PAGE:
It depended on what day it would go blue and then some days, the rinse would go lavender and then when I became interested in style, reading everything I could about style and just devouring the knowledge of fashion and style on my own, indecently, and I discovered Elsie de Wolfe, the first great American decorator who lived in Paris in Versailles and she had the blue rinse.  She was one of the first women to wear blue rinse.  So I found out at that moment and I thought, “Well, my grandmother is like Elsie de Wolfe.  She’s great.  She’s got the style.”  [LAUGHTER]

Givhan:           I remember reading this memoir and there was this wonder passage in it where you described preparing your father for his burial.

Talley:             Yes, yes.

Givhan:           And this was in 1993 and I just want to read this paragraph from your memoir.  “My first stop was at Bergdorf Goodman.  I bought him a good black Italian suit of silk and mohair, a crisp white shirt and gray silk tie from Charvet, cotton mild socks, and the best underwear and ribbed undershirt I could find.  I bought him fine white Italian calfskin gloves because he had been a mason and masons must be buried with gloves on.  He loved Polo cologne so I bought him a new bottle as well as a Van Cleef & Arpels.  I thought he would”—

Talley:             That’s cologne.  [LAUGHTER]

Givhan:           “I thought he would like to be sent off with a fresh new scent on the side of his coffin.  We blacks in the South love it fashionable.”

Talley:             We do and part of the culture of blacks is when you pass on and when you die, some people call it a victory service, a going home service, so you have to put all of your energy or the money you can afford into the burial of your loved one.  And I learned—amen.  Thank you.  And I learned it—it’s church now.  [LAUGHTER] We’re marching off to the Zion .  [LAUGHTER] So I learned early on from observing and I also didn’t speak as a child.  I’m not like Maya Angelou.  I wasn’t like speaking.  I did speak but I was taught by my elders to speak when you’re spoken to so I really didn’t talk a lot.  I listened and observed everything and I used to sit and listen and observe and then when people passed away in my family, I used to watch the rituals and when I was very, very young when my great grandmother died, my grandmother’s mother.  Her name was China, China Robertson and she died in ‘61 and I remember so vividly feeling so alone because I was so young that my mother, I couldn’t walk into the church with my mother.  I had to be in the back of the family recession because I was a child.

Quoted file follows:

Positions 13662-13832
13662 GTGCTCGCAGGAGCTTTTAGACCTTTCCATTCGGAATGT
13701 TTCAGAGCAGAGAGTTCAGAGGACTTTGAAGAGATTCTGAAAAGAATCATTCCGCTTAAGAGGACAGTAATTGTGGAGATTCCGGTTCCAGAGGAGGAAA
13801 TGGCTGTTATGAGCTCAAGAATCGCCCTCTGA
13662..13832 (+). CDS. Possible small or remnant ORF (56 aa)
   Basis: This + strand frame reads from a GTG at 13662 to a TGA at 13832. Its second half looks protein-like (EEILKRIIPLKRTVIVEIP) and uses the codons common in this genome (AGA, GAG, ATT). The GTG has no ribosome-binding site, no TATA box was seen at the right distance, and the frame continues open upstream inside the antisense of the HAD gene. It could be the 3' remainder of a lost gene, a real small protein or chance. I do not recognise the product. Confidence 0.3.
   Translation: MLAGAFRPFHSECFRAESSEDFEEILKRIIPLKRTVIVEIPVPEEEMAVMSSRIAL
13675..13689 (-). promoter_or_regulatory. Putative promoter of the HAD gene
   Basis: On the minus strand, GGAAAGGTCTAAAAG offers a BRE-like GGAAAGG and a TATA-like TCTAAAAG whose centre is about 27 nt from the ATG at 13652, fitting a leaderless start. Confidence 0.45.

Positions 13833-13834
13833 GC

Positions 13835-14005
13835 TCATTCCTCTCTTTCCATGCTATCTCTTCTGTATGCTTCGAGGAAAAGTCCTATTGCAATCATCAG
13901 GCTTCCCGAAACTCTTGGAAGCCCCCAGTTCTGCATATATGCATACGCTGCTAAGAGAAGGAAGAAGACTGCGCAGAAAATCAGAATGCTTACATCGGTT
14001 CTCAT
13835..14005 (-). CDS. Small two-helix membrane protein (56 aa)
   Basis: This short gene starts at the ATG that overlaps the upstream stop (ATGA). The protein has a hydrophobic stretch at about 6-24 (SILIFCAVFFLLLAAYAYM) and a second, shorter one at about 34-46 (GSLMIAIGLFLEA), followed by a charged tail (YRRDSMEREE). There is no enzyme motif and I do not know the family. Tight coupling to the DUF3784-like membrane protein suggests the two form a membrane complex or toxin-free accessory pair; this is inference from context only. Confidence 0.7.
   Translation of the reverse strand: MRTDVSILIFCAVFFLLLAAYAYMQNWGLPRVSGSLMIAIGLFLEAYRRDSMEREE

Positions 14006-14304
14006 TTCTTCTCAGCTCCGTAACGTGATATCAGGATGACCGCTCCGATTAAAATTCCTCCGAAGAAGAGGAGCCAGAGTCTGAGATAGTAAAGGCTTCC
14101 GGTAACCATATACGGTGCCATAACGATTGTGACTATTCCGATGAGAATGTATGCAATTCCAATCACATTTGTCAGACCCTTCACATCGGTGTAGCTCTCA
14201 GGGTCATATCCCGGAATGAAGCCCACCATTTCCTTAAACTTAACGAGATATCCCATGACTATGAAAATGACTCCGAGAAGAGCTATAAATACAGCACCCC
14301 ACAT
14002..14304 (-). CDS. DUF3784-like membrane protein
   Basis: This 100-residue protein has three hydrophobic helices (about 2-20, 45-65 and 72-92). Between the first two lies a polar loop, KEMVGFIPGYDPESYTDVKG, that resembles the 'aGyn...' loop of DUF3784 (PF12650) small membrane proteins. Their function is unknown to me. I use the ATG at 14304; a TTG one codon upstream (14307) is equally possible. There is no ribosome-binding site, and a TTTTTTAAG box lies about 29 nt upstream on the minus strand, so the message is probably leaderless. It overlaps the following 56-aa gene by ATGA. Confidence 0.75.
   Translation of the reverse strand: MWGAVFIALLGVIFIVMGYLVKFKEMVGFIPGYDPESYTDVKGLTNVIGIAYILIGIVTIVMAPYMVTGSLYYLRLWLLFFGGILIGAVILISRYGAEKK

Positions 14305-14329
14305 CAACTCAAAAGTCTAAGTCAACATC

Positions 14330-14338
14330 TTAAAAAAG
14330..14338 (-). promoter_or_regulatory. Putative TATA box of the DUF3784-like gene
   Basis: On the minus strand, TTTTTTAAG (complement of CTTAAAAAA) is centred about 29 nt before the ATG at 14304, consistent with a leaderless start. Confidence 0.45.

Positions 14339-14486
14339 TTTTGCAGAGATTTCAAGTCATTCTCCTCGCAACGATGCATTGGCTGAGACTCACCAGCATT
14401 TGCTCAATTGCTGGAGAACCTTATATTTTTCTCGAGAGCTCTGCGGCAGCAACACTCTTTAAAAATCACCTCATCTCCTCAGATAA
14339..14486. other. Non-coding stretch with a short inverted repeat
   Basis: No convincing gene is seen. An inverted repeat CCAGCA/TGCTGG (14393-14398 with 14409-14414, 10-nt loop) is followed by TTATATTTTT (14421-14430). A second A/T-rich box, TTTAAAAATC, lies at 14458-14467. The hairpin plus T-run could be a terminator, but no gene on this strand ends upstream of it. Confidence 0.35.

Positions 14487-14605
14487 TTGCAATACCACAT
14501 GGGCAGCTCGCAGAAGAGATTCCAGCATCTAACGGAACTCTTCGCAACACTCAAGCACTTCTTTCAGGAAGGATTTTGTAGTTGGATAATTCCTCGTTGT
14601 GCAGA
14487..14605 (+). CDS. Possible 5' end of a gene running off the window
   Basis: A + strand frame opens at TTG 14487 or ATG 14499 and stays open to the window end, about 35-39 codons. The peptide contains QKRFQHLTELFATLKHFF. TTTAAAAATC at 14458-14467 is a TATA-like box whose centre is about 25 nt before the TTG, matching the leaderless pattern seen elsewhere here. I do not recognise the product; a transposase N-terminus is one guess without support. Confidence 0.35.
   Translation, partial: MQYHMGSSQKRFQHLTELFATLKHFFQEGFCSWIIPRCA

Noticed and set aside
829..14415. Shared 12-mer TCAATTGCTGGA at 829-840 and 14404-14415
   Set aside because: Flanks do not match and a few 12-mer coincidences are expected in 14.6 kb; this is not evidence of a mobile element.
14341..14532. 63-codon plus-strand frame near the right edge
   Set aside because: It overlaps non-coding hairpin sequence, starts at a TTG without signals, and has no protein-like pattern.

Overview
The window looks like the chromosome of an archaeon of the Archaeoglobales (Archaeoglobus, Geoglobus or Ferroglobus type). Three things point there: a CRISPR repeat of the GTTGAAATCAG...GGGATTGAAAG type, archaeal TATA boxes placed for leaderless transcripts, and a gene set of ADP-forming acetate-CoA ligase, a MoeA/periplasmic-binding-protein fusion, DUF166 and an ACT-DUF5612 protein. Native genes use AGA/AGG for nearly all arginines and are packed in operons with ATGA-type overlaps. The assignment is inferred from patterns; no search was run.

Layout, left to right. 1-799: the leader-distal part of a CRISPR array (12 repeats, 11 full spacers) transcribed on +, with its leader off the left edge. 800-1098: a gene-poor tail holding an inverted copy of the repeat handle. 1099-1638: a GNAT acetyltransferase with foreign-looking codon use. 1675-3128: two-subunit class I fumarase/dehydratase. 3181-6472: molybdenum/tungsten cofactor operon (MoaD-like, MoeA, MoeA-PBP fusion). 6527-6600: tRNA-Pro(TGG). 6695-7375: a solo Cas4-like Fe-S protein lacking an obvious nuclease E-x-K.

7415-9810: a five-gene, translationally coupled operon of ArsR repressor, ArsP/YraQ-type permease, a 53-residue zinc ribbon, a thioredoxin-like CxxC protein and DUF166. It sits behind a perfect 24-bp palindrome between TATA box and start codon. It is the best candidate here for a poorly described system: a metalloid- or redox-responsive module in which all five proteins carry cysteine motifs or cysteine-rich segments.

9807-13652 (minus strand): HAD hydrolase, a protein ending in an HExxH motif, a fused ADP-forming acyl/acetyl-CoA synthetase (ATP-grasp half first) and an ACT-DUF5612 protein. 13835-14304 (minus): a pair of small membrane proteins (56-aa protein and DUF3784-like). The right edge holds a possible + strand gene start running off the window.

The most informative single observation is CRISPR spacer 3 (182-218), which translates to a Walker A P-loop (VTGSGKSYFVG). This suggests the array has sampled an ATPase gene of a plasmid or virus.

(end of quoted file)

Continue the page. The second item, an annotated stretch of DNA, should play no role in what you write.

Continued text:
I was a great-grandchild but I remember so vividly the ritual of my grandmother and her sisters preparing for this burial, preparing the black coats, the black dresses, wearing black, the processional, the ritualistic moments of calling the names, the first in line, the last in line going and they went to pick out the casket.  I was not there for that.  But it was all very much a part of my mind and I think that part of my fascination with French culture is that in the courts of the kings and queens, they also gave great attention to details about the burial services and I’m very proud to say that I am very, very fortunate that I have lived a great life so I wanted to put my father in the best suit he could possibly be put in to bury him in, the best coffin and casket or whatever you call it, the best vault, and he had a Masonic service, which I just let them go and do.  It was all up to the masons and I just sat there at the grave.  He was eulogized in church, in his family’s church in Roxboro and these rituals were all very important to me.  They’re very important to me even as of today.

I think death is a very important thing and I don’t want to be morbid but you have to think about it.  You’re not going to be here forever and you’ve got to prepare yourself so you should be writing your notes about what you want.  Now, let me just tell you a funny note about when my father passed away.  So we lived in Durham and my father was from Roxboro so we had to get two cars from the undertaker to take my immediate family to the burial of my father and everything went well and we were sitting at the gravesite and the service is over and the masons are over and they presented the flag that I gave to an aunt who wanted the flag.  I had been told to give it to my aunt because she really wanted it because she loved my father.  I gave my aunt the flag and I see them lowering the casket into the ground and then they put a sheet of plastic over the inside of the coffin.

And I screamed, “My father is not going to dry cleaners.  What are you doing with the plastic?”  [LAUGHTER] And I didn’t understand why they were putting the plastic over the vault for.  It was a joke.  I said, “Get that plastic.  He’s not going to the dry cleaners.”  [LAUGHTER] They were just like–

Givhan:           You talked also in your memoir about sort of going to sort of the white part of town in Durham and reading Vogue magazine.

Talley:             Yes, yes.

Givhan:           And did you see a distinction between the ways that sort of people presented themselves on the white side of town versus where you were living?